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LloydsPharmacy selling significant number of UK branches

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LloydsPharmacy selling significant number of UK branches

By Neil Trainis and Arthur Walsh

Exclusive: LloydsPharmacy, the second largest pharmacy chain in the UK, is selling a significant number of branches across Scotland, England and Wales in a highly confidential process, Pharmacy Network News has learned.

PNN has seen emails from Hutchings Consultants, a company that specialises in pharmacy sales and valuations, informing prospective buyers of a “divestment campaign by a multiple operator to include a significant number of new branches.” It is believed LloydsPharmacy has employed other pharmacy sales agents to work on its behalf.

The branches are being sold under at least three projects; Project Sapphire, Project Mulberry and Project Clover. Under Project Sapphire, branches have been put up for sale in parts of Scotland including Ayrshire & Arran, England Borders, Dumfries & Galloway, Fife, Forth Valley, Grampian, Greater Glasgow & Clyde, Highlands, Lanarkshire, Lothian and Tayside.

Under Project Clover, branches are for sale across England, including Bedfordshire, Cambridgeshire, Cumbria, Devon, Dorset, East London, Hampshire, Hertfordshire, Kent, Lancashire, north Lincolnshire, Merseyside, Staffordshire, Somerset, east and west Sussex, Tyne and Wear, Wiltshire and north Yorkshire.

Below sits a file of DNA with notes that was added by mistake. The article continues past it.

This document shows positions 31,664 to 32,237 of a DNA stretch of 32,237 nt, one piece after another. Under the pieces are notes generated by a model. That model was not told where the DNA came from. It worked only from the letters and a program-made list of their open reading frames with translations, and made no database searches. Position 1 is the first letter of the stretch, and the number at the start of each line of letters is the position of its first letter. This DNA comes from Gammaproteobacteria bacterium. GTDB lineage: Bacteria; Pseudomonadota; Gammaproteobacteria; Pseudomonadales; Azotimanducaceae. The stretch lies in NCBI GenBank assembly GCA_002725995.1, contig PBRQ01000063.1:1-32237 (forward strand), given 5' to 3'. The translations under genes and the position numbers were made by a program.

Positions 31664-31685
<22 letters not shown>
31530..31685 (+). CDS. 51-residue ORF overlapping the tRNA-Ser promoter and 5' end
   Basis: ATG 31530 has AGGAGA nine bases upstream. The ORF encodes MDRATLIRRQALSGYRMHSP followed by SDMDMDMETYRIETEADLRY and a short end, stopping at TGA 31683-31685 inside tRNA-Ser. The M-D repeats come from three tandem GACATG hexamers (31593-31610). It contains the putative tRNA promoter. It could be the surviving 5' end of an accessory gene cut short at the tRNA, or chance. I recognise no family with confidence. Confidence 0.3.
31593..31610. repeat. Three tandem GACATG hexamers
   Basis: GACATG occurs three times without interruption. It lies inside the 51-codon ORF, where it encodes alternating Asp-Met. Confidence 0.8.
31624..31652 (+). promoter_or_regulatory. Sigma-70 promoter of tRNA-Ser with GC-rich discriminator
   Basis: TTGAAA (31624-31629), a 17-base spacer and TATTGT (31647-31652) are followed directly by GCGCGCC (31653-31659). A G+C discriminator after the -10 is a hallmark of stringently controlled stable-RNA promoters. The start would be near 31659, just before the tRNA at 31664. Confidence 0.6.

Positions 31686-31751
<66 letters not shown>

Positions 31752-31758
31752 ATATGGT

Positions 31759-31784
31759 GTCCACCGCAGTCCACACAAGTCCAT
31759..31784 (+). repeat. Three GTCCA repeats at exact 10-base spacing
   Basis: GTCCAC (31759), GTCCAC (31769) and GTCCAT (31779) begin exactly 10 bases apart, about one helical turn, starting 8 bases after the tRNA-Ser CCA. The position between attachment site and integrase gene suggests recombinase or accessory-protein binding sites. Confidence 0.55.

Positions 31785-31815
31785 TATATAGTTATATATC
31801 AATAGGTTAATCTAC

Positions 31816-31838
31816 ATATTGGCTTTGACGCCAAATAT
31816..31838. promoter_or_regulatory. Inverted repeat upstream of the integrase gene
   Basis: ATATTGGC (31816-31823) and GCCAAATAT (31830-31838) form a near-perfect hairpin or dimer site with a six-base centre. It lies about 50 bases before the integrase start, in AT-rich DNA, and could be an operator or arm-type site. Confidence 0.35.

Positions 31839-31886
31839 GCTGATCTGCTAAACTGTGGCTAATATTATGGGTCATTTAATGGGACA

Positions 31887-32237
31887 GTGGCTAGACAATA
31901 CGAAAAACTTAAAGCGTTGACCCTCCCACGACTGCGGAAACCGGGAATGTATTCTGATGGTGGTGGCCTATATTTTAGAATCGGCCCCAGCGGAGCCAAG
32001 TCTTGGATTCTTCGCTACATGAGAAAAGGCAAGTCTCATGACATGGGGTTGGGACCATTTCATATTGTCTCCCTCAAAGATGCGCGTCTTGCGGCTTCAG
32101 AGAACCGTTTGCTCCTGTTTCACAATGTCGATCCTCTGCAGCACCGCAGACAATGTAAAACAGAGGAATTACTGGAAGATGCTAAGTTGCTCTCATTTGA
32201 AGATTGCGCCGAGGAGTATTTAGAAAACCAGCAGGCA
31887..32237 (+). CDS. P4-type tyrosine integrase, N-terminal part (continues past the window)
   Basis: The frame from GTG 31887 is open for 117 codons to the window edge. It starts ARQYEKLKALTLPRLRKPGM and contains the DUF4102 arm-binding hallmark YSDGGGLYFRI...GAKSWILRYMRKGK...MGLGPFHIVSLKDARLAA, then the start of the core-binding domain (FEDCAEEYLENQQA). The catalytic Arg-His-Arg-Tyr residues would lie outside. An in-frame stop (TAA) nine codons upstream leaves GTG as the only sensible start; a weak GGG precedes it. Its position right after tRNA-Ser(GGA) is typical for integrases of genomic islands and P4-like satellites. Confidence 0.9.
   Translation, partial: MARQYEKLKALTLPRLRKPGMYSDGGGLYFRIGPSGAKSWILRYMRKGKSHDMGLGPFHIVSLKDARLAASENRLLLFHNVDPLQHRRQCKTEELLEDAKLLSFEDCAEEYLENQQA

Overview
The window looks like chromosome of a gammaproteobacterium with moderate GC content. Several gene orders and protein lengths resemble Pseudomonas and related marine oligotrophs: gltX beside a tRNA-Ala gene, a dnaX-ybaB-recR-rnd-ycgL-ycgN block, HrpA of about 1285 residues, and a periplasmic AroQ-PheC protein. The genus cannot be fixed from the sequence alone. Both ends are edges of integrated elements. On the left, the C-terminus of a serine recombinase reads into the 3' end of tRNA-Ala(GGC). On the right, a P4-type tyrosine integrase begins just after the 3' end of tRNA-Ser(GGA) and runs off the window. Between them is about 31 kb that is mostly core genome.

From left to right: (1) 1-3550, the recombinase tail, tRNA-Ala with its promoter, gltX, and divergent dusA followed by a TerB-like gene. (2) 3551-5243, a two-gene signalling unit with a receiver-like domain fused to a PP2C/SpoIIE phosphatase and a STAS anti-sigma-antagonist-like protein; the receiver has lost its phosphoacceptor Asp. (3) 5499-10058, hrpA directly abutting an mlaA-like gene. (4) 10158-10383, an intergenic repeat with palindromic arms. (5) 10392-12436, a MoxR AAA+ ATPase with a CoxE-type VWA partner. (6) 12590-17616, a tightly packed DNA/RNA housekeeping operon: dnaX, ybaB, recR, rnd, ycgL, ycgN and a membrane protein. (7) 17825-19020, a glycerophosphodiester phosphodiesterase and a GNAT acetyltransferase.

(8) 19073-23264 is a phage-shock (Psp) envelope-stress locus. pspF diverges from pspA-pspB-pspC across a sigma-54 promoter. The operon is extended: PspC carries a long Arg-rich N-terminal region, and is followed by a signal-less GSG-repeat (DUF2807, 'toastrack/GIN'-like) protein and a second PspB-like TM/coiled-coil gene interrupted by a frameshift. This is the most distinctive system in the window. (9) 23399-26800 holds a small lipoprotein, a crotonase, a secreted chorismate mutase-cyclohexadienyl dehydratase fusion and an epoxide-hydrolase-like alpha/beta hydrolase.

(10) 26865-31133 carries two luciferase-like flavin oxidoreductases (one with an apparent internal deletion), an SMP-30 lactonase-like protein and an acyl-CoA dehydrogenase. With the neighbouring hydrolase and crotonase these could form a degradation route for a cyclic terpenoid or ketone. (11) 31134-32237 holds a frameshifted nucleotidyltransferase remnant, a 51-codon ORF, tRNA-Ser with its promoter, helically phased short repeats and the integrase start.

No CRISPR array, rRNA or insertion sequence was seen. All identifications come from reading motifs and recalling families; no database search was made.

Under Project Mulberry, branches in Northumberland, County Durham, East Riding of Yorkshire, West Yorkshire, South Yorkshire, Lancashire, Greater Manchester, Merseyside, Cheshire, Devon and Cornwall, Dorset and Wiltshire, Somerset, Staffordshire and Tyne & Wear are believed to be up for sale.

Meanwhile in Wales, branches have been put up for sale in Pembrokeshire, Glamorgan (Mid & Vale), Blaenau Gwent and Dyfed.

Aurelius, the owner of LloydsPharmacy, did not say if it intends to sell all of its LloydsPharmacy branches in the UK or the homecare and wholesale parts of the business. Aurelius also refused to comment on reports in recent days that LloydsPharmacy has decided to stop providing pharmacy services to the Scottish prison service.

A spokesperson for LloydsPharmacy said it “regularly reviews its pharmacy estate to ensure it is operating sustainably and any decision to sell stores is taken in the interests of patients, colleagues and the business.”

They added: “At all times, patient safety remains our top priority ensuring that our customers and patients are always able to access vital prescriptions, health advice, products and services.”

Independents across the UK could make offers for the LloydsPharmacy branches. However, the National Pharmacy Association told Independent Community Pharmacist it has not been involved “in any of these projects” nor has it encouraged its members to buy the branches.

News of widespread sales across the UK comes just weeks after LloydsPharmacy ended its relationship with Sainsbury's, a move that could see more than 220 pharmacies close.

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